The Historic District & Historic Property Commission approved Wilton Congregational Church’s request to erect a plaque honoring the late Walter Smith during its Sept. 8 meeting.
The plaque is “designed to honor the life of Walt Smith, who dedicated his many talents to the community of Wilton and to the Congregational Church,” commission chair Kevin Quinlan told The Bulletin.
Smith, a 70-year resident of Wilton, died Feb. 12, 2015, at the age of 92. He was a builder, building historian and preservationist of Wilton’s architectural history. Smith was the first champion of the Wilton Historical Society and the town’s foremost authority on historical carpentry and construction.
When Smith died, Carl Yoder, a longtime friend of Smith and architect, told The Bulletin the town lost “a tremendous resource on the history of the town, the history of old buildings and how they were put together.
“He could date a building by the very nails that were used or how many panes there were in a window, and he knew how that window frame was put together, too,” said Yoder.
“He not only collected the tools — he knew how to use them. We lost a history of construction by his passing.”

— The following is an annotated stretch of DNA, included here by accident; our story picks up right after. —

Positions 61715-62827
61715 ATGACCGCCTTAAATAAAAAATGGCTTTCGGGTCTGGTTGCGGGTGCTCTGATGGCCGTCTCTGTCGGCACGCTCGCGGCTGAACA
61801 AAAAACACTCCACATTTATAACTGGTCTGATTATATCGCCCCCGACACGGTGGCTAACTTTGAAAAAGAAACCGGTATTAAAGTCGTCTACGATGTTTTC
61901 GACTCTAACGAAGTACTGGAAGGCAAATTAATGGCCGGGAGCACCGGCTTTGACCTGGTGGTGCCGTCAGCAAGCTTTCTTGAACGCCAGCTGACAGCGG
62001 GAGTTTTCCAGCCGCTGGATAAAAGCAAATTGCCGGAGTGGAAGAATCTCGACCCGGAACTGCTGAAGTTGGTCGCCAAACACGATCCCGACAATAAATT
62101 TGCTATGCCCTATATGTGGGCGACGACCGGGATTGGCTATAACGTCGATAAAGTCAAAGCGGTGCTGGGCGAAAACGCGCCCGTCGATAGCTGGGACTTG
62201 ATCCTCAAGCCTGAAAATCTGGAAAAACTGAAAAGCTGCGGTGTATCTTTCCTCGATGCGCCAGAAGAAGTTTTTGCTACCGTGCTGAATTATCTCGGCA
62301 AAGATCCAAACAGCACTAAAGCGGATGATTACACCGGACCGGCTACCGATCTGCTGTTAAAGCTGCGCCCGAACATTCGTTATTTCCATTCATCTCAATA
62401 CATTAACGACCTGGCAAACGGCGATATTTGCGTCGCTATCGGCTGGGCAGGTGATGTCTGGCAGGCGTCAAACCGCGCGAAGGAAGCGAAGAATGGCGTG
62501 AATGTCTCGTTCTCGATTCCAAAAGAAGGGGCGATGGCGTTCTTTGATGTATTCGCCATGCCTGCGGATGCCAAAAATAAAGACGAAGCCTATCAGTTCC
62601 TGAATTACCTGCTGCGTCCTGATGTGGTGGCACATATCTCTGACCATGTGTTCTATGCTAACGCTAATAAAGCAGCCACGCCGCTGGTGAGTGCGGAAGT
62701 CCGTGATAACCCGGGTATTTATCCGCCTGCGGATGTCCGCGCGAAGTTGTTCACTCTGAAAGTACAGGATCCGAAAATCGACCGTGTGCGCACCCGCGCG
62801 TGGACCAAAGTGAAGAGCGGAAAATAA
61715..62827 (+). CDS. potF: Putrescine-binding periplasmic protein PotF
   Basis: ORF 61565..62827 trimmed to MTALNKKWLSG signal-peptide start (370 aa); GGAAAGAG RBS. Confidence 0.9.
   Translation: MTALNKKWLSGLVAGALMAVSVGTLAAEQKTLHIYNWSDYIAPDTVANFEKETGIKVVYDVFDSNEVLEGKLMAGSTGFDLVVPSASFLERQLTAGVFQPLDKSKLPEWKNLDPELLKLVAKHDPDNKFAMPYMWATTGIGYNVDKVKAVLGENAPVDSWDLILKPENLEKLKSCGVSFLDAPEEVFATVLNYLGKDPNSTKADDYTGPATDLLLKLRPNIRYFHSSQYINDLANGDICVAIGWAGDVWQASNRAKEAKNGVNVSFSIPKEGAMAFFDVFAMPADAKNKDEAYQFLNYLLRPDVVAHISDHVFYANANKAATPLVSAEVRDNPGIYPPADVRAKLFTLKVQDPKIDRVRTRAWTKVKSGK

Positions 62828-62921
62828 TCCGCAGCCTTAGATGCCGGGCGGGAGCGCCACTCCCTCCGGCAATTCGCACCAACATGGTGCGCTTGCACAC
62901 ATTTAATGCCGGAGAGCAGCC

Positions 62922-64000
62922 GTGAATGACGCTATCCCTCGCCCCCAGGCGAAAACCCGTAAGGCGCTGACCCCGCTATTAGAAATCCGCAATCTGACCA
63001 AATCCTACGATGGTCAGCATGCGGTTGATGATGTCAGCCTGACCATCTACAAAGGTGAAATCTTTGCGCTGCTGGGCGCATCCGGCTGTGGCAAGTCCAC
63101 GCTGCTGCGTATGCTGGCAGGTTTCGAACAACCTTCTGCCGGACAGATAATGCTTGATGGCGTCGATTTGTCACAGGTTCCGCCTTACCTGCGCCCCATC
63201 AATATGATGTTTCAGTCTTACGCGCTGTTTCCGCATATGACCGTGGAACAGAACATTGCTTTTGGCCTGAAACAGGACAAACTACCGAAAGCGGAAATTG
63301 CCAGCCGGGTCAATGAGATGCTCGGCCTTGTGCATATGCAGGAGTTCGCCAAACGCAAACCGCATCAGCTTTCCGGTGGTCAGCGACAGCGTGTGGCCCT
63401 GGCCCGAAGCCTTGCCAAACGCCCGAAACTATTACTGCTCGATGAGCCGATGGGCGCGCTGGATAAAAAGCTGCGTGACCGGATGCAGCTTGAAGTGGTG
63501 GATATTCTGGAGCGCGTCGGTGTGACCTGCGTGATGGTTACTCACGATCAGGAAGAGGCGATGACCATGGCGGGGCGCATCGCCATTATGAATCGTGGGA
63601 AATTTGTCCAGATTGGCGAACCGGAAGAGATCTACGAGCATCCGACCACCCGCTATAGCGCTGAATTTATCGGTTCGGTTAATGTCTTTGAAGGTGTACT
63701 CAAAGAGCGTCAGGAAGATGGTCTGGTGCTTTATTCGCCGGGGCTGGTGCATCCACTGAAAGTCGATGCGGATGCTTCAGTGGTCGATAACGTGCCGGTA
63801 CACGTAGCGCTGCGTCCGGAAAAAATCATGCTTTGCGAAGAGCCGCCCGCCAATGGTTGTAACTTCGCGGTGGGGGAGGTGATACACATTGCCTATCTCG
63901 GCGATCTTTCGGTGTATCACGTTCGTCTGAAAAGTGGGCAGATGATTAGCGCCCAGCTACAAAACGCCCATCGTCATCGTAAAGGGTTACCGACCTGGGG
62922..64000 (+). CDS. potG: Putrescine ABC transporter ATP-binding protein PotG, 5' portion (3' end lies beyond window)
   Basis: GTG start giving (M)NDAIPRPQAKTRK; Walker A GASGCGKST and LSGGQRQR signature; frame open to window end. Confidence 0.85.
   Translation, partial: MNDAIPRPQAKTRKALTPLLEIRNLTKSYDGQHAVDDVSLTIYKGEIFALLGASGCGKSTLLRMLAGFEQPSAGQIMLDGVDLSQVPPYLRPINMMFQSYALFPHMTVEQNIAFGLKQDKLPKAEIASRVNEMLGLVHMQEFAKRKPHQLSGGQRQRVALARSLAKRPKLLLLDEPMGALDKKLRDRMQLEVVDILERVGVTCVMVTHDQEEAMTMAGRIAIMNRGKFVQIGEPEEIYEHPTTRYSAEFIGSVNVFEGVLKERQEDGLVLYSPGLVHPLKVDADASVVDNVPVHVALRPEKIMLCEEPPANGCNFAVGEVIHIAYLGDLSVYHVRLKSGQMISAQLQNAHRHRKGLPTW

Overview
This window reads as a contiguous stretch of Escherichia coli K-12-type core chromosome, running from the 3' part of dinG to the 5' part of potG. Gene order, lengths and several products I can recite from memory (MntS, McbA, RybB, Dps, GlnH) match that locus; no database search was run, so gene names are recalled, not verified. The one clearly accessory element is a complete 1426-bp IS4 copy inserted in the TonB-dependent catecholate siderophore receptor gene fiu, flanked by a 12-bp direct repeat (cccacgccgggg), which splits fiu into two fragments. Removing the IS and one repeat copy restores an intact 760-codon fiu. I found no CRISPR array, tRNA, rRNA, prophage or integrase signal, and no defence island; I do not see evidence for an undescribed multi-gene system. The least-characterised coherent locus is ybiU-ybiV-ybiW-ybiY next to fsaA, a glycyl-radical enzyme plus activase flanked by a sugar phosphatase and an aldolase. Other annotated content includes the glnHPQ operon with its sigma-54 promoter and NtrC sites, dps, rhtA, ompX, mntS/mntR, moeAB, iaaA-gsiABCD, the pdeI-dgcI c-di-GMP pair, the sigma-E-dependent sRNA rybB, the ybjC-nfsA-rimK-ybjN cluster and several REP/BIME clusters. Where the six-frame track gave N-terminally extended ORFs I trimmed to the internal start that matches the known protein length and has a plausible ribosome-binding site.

Bill Follett, head of the Wilton Congregational Church Building and Grounds Committee, told the Historic District & Historic Property Commission the church has consulted the Smith family and “they feel that the plaque is an appropriate way to recognize Smith’s contributions.” Quinlan said the commission agreed.
Wilton Congregational Church and its buildings, including parsonage and barns are in Wilton’s Historic District #2, said Quinlan.
The plaque will be positioned on one of the Comstock barns at the corner of Ridgefield and Belden Hill roads.
Because the barn is historically designated, the commission must review the general style and appearance of the plaque to make sure it is appropriate.
Follett shared a photo of the barn, possible plaque positioning and several plaque designs with the commission, which then chose two simple designs that are similar to the historic markers used in town.
The commission suggested the plaque be large enough to be read by people in passing vehicles and protected from potential snow plow damage.
Quinlan said Follett will discuss possible dates to place the plaque with the Wilton Congregational Church Building and Grounds Committee.
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